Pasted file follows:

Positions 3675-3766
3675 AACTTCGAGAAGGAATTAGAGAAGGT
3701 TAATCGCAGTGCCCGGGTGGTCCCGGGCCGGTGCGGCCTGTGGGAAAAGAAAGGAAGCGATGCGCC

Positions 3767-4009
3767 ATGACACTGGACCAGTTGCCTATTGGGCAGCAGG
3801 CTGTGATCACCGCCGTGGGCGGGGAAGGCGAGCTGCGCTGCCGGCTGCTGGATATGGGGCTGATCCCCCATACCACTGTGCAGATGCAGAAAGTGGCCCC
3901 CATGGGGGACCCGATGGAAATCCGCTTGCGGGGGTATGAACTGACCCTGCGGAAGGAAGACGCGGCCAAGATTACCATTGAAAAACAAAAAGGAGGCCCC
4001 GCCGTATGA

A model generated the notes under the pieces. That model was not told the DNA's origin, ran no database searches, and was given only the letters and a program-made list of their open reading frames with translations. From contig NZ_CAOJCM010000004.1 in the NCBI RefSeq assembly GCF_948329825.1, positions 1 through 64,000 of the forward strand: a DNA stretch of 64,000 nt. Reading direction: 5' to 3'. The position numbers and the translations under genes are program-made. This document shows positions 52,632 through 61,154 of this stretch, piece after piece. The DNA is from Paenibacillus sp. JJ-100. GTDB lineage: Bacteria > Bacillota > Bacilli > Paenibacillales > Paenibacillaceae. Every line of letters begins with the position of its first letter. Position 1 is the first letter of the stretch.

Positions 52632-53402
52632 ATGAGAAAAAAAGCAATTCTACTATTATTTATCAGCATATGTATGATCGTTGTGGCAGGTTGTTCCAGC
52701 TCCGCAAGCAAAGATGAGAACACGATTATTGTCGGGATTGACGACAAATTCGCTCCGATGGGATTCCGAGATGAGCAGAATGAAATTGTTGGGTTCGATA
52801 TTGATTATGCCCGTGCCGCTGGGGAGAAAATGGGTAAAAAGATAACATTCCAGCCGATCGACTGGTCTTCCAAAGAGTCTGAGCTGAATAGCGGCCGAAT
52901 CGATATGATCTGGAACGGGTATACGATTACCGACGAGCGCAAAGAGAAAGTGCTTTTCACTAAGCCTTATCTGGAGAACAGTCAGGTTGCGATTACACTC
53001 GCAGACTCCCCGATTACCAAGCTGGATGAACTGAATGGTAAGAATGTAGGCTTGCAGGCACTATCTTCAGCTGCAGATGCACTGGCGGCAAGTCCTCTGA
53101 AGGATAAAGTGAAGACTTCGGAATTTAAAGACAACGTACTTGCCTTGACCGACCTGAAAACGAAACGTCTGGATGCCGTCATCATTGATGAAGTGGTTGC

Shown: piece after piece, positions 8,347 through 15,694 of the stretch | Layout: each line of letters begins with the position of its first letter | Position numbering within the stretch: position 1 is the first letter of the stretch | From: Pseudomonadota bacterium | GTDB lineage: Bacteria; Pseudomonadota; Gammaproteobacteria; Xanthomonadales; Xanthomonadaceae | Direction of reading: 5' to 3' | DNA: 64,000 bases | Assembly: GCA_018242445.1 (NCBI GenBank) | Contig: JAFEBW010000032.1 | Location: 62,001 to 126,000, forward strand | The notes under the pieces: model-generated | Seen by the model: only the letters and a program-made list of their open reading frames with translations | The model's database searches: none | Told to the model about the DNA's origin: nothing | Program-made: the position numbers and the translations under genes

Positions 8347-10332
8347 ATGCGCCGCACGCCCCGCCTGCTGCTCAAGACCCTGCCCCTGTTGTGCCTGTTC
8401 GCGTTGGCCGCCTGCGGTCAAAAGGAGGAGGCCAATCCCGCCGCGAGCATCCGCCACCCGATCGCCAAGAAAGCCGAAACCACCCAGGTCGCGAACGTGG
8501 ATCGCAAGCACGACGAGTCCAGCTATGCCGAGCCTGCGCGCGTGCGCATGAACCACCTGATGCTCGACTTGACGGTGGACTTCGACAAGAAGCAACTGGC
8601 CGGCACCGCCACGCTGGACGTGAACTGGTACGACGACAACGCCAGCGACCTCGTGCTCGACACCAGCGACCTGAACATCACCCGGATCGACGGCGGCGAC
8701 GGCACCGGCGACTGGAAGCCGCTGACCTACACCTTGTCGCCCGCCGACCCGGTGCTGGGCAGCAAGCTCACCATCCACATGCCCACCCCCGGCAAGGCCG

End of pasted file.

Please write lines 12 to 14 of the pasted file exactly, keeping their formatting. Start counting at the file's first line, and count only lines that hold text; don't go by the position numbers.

52701 TCCGCAAGCAAAGATGAGAACACGATTATTGTCGGGATTGACGACAAATTCGCTCCGATGGGATTCCGAGATGAGCAGAATGAAATTGTTGGGTTCGATA
52801 TTGATTATGCCCGTGCCGCTGGGGAGAAAATGGGTAAAAAGATAACATTCCAGCCGATCGACTGGTCTTCCAAAGAGTCTGAGCTGAATAGCGGCCGAAT
52901 CGATATGATCTGGAACGGGTATACGATTACCGACGAGCGCAAAGAGAAAGTGCTTTTCACTAAGCCTTATCTGGAGAACAGTCAGGTTGCGATTACACTC